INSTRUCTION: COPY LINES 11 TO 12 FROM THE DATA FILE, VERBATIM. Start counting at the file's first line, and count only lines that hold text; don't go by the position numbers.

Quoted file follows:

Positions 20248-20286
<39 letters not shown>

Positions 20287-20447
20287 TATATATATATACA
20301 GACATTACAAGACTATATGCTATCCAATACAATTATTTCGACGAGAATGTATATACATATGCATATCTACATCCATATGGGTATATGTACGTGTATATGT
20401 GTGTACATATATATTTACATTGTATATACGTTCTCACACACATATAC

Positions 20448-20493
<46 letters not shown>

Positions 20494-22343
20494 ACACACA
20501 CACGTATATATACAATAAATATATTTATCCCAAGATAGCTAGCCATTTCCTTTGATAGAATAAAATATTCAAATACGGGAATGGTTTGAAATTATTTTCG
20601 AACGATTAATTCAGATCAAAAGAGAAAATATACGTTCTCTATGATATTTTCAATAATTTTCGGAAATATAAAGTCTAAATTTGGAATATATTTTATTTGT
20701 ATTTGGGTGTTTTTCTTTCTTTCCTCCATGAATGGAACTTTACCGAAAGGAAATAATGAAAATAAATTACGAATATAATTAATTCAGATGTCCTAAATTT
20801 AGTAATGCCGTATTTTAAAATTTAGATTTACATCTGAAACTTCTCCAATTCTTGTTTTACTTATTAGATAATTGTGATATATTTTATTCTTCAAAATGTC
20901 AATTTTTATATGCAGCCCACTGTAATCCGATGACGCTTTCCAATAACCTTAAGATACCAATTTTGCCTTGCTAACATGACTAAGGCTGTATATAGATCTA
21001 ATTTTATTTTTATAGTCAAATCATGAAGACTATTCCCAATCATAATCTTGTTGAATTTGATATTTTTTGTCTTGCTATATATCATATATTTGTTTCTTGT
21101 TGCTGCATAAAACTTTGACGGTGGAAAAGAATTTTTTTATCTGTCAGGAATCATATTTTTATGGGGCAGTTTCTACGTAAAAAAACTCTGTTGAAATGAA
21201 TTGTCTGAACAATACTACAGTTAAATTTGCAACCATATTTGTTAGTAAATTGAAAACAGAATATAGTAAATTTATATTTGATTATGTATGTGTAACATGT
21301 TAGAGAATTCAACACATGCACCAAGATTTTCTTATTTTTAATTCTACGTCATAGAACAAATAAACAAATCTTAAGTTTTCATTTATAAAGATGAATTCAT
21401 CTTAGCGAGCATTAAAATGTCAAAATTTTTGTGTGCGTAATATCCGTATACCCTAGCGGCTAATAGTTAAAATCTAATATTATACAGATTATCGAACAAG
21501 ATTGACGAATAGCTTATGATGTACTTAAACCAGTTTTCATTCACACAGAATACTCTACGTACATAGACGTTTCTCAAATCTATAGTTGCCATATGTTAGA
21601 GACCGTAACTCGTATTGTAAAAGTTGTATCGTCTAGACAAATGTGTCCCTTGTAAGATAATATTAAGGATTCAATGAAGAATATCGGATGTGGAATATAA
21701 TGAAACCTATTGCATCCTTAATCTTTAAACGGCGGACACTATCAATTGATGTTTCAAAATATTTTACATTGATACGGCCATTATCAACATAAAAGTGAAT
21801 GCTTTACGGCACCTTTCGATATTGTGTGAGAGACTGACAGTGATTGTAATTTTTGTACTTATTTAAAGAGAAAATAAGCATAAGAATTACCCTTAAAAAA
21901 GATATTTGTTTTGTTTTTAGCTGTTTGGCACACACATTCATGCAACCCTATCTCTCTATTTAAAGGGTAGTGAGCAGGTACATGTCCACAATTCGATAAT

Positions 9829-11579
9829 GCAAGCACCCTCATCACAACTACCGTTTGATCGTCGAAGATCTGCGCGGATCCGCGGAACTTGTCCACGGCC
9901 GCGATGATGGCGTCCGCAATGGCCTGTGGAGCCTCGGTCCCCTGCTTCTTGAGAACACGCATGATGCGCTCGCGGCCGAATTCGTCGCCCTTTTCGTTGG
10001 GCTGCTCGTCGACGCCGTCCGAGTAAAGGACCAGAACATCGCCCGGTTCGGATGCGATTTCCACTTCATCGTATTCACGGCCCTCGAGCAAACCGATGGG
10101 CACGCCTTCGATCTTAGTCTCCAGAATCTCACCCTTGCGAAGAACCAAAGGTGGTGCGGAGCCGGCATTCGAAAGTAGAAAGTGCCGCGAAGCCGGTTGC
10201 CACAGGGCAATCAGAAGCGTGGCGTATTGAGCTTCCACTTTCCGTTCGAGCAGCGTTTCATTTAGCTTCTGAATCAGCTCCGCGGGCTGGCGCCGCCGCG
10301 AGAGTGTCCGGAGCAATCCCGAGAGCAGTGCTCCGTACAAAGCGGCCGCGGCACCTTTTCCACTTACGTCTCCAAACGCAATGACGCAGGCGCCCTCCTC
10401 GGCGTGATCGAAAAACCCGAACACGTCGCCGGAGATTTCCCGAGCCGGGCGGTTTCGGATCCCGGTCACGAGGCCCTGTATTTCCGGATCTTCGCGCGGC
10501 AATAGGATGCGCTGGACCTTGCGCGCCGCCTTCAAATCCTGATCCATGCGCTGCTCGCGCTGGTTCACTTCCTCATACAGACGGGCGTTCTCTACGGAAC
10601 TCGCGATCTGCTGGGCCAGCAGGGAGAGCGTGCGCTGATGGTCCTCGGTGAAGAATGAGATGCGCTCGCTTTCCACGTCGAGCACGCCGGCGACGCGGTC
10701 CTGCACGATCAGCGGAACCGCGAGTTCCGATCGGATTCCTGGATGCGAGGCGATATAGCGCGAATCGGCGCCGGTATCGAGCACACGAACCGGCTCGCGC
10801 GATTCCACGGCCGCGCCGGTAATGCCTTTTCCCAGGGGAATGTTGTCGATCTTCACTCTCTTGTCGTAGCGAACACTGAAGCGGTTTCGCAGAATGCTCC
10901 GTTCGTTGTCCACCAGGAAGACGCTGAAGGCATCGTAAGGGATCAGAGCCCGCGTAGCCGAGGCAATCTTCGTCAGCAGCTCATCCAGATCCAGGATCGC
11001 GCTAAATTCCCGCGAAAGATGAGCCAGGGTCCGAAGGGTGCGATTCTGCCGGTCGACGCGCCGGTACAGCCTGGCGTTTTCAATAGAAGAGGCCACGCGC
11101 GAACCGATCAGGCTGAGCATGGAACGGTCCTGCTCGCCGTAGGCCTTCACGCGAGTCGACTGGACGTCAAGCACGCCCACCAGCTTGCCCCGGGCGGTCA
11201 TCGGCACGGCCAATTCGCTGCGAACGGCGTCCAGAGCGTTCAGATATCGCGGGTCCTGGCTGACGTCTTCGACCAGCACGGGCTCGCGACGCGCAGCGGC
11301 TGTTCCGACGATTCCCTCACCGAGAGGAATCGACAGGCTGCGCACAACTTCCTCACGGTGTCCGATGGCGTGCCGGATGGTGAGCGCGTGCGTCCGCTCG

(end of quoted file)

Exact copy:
20501 CACGTATATATACAATAAATATATTTATCCCAAGATAGCTAGCCATTTCCTTTGATAGAATAAAATATTCAAATACGGGAATGGTTTGAAATTATTTTCG
20601 AACGATTAATTCAGATCAAAAGAGAAAATATACGTTCTCTATGATATTTTCAATAATTTTCGGAAATATAAAGTCTAAATTTGGAATATATTTTATTTGT